Component may show dual-head vibration motor for Apple's low-cost iPhone
A new image that could be the first physical evidence of Apple's low-cost iPhone has surfaced, showing a ribbon cable with a dual-head vibration motor, as well as other components.
A dual-head vibration motor claimed to be from an unreleased iPhone, potentially a new low-cost model.
The component allegedly from an unreleased iPhone model was obtained by iLab Factory and highlighted on Thursday by Macotakara. It was suggested that the dual-head vibration design could be an indication that it's a part from a low-cost iPhone rather than the company's anticipated flagship "iPhone 5S."
In contrast, iFixit found its its teardown of the iPhone 5 last year that Apple had utilized a single-head rotational vibration motor with a counterweight. It was noted that Apple had changed the motor from the iPhone 4S, in which the company instead opted to use a quieter linear oscillating vibrator.
Exactly why Macotakara believes a dual-head vibration motor might be a cheaper than a single-head design is unclear. Because the dual-head motor may take up more space, it's possible that the larger component could fit into a thicker, less expensive iPhone model.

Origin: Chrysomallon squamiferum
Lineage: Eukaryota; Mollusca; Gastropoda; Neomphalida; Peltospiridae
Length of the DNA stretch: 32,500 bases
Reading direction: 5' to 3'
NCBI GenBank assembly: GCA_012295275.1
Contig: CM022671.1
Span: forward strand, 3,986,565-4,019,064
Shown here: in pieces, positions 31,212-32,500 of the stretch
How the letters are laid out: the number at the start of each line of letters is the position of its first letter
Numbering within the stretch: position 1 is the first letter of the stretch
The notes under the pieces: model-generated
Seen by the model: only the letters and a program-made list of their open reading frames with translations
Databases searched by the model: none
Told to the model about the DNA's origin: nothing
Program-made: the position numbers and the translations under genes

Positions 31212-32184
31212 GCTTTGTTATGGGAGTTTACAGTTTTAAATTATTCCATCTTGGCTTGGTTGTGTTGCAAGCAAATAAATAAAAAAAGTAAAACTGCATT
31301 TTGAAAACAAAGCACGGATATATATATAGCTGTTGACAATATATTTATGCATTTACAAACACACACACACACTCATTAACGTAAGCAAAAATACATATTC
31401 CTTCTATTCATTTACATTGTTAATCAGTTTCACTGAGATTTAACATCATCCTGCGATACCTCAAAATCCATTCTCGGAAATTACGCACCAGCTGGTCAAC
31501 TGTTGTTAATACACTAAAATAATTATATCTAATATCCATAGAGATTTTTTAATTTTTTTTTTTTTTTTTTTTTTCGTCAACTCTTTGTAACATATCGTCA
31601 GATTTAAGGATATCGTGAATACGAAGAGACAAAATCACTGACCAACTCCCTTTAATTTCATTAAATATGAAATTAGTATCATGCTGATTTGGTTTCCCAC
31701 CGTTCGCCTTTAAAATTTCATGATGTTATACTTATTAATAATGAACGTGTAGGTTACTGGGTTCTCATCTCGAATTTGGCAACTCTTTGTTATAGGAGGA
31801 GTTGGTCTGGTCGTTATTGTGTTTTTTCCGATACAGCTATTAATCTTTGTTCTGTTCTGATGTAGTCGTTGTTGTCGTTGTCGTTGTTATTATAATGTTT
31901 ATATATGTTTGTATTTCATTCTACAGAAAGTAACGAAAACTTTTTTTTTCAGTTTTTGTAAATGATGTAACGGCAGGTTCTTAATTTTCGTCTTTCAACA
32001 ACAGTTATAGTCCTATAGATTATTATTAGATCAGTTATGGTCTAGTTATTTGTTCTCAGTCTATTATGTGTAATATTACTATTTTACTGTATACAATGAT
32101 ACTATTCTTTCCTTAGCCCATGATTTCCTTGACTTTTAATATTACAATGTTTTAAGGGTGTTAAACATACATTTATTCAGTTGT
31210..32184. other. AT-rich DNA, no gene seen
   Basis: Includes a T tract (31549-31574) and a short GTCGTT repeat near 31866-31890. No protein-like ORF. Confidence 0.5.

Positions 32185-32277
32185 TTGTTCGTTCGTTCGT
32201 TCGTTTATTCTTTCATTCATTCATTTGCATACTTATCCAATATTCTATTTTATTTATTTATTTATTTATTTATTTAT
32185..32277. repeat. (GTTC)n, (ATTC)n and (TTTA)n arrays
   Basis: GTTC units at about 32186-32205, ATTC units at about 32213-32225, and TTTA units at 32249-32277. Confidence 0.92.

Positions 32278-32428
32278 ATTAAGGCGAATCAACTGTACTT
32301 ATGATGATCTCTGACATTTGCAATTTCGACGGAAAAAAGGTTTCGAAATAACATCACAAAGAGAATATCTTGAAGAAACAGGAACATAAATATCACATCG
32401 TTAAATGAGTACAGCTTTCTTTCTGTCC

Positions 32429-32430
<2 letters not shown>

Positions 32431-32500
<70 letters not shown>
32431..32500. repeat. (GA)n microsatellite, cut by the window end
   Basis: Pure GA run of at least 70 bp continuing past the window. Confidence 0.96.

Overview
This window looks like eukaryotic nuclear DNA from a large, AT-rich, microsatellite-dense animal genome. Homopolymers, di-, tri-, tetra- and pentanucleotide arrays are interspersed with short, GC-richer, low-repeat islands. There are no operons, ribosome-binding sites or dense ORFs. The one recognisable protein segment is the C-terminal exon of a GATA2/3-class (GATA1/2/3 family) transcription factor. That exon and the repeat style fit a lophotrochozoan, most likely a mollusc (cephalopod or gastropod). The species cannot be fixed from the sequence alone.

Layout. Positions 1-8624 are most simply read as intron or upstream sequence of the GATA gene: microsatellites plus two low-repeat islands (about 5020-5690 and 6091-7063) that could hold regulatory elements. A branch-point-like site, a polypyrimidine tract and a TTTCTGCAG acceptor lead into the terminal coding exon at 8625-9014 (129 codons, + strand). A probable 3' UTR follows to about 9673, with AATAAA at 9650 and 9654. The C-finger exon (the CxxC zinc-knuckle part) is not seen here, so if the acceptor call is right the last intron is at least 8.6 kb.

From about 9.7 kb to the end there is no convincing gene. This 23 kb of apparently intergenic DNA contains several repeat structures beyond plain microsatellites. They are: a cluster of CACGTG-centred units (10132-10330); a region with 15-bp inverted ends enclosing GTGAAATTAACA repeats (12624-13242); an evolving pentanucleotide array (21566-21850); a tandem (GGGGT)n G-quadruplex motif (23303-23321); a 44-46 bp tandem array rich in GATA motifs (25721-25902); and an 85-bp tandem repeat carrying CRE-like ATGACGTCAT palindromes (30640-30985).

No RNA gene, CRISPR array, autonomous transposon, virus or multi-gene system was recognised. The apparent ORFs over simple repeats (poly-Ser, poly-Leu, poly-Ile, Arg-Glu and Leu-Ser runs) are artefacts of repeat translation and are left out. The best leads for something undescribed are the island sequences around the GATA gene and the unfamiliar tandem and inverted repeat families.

However, the component looks nearly identical to one that was pictured last month. That image also showed the dual-head design as part of a flex cable, but was at the time believed to be a component from Apple's so-called "iPhone 5S."
The current single-head vibration motor in the iPhone 5, as discovered by iFixit.
At the time, the vibrational motor was pictured with another purported "iPhone 5S" component that claimed to show the underpinnings of the unannounced device's home button. The home button components featured serial numbers similar to those found on the iPhone 5, adding a degree of plausibility to their potential authenticity.
Rumors have suggested that in addition to a full-fledged next-generation iPhone, Apple is also planning to introduce a low-cost model later this year that would allow the company to address the low- to mid-end smartphone market. It's been claimed that this low-end iPhone could cut costs with a plastic casing and slightly thicker design.